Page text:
ÁKK chief: Hungary to reduce and diversify FX debt further


 Hungary has improved its financial position in terms of risks in the past few years as the share of FX-denominated debt in foreign hands fell and that of domestic retail investors rose, György Barcza, the new CEO of the Government Debt Management Agency (ÁKK) said in an interview with MTI. 

Barcza, who took office on February 1, said diversification of the ownership and FX structure of debt is a way to reduce risks and should continue. The considerations of government, central bank policy and those of the government debt manager should be harmonised, the new CEO said when asked whether ÁKK had a specific schedule for the further reduction of the share of FX debt.

The FX share of state debt fell to 36%-38% by the end of 2014 from 44% in 2011, including loans from the IMF and the EU. Barcza said the state of Hungary and the central bank together had net FX-denominated foreign assets of €3.6 bln at the end of last year while they had net FX debt of €6.5 bln at the end of 2010, noting a sharp drop of both the country's gross and net foreign FX-denominated debt during the period.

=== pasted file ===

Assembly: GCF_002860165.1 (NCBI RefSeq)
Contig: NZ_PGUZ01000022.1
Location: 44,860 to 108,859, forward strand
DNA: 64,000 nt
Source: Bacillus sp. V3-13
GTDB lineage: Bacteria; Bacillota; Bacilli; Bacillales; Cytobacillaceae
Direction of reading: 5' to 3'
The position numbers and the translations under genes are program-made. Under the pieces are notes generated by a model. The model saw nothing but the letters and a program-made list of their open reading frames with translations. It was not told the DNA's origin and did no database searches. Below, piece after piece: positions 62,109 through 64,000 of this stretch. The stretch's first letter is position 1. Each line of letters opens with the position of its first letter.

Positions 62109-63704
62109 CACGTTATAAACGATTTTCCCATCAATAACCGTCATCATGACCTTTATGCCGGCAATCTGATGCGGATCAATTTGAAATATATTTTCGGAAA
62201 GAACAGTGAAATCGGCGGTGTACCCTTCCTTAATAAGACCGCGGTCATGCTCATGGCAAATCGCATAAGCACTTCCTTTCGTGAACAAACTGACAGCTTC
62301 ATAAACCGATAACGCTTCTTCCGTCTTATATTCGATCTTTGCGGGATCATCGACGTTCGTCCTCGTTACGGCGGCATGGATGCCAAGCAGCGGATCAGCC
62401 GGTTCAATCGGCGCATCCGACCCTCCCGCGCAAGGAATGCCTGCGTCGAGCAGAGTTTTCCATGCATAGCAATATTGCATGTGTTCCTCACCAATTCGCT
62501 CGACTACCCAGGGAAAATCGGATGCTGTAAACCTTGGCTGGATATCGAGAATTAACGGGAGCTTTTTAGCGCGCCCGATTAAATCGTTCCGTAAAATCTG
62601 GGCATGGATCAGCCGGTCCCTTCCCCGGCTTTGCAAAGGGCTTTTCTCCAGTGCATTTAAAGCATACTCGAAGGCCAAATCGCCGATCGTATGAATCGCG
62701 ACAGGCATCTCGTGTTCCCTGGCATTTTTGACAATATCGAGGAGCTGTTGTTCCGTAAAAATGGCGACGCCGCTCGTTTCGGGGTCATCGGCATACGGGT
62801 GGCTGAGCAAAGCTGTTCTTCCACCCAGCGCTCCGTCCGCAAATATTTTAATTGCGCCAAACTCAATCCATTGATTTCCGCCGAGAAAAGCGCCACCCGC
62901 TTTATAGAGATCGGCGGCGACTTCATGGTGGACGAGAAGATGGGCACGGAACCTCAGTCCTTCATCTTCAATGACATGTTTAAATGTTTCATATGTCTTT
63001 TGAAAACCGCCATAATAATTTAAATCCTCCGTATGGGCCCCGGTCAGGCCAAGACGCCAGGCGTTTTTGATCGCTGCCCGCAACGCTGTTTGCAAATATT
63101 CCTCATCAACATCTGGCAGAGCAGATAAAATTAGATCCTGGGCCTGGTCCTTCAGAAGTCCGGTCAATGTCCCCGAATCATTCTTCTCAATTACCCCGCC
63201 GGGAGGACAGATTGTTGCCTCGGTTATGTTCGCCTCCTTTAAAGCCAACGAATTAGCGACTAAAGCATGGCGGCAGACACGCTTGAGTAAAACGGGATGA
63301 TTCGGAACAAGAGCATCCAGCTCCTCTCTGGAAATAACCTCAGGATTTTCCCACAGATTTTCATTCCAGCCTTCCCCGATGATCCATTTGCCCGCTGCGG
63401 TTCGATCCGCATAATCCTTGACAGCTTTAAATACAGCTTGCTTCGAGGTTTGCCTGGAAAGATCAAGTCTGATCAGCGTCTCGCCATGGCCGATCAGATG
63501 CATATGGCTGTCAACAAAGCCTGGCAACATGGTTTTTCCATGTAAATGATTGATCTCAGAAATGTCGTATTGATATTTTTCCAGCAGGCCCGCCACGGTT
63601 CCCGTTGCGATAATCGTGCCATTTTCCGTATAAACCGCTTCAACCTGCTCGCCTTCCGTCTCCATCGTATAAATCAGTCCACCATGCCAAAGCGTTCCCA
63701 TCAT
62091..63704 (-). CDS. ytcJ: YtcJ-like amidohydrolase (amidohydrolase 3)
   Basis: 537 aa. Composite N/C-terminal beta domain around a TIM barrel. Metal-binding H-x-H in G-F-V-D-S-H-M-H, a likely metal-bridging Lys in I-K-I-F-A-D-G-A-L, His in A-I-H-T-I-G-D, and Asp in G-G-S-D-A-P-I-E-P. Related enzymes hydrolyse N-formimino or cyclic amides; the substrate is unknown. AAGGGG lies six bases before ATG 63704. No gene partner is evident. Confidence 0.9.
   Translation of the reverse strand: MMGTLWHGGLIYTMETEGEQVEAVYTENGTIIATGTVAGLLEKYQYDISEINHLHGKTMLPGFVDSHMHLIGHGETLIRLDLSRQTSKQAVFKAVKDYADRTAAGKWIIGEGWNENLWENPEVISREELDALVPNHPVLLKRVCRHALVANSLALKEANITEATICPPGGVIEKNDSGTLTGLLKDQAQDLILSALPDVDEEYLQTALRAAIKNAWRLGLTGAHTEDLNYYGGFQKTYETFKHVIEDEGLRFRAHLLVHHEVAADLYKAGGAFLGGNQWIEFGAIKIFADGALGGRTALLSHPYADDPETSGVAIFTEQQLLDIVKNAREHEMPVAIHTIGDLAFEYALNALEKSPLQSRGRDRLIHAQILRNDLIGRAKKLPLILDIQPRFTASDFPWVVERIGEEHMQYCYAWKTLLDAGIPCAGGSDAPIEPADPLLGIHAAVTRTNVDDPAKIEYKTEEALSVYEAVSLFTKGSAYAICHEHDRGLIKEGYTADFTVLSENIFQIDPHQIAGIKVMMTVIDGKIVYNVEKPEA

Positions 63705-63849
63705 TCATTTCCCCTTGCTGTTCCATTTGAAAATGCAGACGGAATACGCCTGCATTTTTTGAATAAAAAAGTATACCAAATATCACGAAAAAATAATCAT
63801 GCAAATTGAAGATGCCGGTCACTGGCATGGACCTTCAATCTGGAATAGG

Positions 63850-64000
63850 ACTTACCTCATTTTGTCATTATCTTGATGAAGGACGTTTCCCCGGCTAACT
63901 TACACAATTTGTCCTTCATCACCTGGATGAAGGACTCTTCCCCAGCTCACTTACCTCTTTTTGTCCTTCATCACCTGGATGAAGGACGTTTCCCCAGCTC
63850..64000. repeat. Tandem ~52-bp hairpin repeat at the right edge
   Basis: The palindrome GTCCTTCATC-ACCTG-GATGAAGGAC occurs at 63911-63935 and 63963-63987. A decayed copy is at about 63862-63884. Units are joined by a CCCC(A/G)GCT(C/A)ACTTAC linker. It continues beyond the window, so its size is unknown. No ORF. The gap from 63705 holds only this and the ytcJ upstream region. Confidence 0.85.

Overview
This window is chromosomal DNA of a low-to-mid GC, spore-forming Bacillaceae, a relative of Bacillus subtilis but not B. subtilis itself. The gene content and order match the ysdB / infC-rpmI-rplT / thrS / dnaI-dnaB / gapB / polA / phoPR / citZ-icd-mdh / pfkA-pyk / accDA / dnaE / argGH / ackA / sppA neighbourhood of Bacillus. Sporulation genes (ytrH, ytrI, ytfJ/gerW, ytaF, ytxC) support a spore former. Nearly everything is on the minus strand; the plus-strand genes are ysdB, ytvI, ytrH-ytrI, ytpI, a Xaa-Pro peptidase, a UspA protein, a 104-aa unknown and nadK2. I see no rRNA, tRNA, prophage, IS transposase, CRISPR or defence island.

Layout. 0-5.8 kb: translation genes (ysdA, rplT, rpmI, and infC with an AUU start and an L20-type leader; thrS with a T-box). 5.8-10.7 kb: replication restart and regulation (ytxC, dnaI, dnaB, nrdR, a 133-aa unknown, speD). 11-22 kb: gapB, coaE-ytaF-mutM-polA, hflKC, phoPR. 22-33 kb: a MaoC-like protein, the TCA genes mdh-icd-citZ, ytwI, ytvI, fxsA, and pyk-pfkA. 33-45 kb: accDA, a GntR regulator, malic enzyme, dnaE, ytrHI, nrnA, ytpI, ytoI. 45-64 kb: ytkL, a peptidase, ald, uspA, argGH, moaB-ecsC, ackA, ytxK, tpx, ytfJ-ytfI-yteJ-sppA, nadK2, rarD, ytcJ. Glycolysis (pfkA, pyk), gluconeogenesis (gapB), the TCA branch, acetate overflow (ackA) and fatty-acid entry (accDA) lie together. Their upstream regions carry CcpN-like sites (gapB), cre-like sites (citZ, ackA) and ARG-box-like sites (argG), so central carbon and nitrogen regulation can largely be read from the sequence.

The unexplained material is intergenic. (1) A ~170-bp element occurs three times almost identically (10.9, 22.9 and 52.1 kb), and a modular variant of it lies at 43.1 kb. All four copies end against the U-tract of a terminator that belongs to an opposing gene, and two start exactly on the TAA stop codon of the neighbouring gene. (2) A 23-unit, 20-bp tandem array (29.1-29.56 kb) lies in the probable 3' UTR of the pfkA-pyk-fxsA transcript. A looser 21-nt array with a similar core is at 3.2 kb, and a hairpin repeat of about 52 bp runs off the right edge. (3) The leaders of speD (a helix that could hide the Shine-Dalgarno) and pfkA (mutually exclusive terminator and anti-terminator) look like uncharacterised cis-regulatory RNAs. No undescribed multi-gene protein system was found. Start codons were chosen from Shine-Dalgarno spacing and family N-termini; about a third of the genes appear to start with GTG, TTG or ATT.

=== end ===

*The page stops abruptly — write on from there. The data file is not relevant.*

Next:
These developments reflect both reduced FX issues and net transfers from the European Union that raise international reserves, he added. his year's financing plan includes no FX issues, with the exception of "residency bonds", to the tune of HUF 160 bln, the ÁKK CEO said. He said the issues of the securities, which accelerate applications for permanent residency in Hungary by foreign nationals, are among ways to diversify the ownership structure of state debt. Retail demand for government securities has risen, Barcza said.

Retail investors' share of state debt rose to 9.5% by Q3 2014 from just 2% in 2010, which also increases diversity, he added. Barcza termed it strange that Hungary's credit rating had not changed in five years despite a more stable financial sector, dropping FX exposure and falling interest expenditures because of lower rates and debt ratios.

The state debt-to-GDP ratio could drop 1.5%-2% a year if the fiscal deficit is 2.5% of GDP and nominal GDP rises more than 4%, getting closer to the 50% threshold set in Hungary's constitution, he said.


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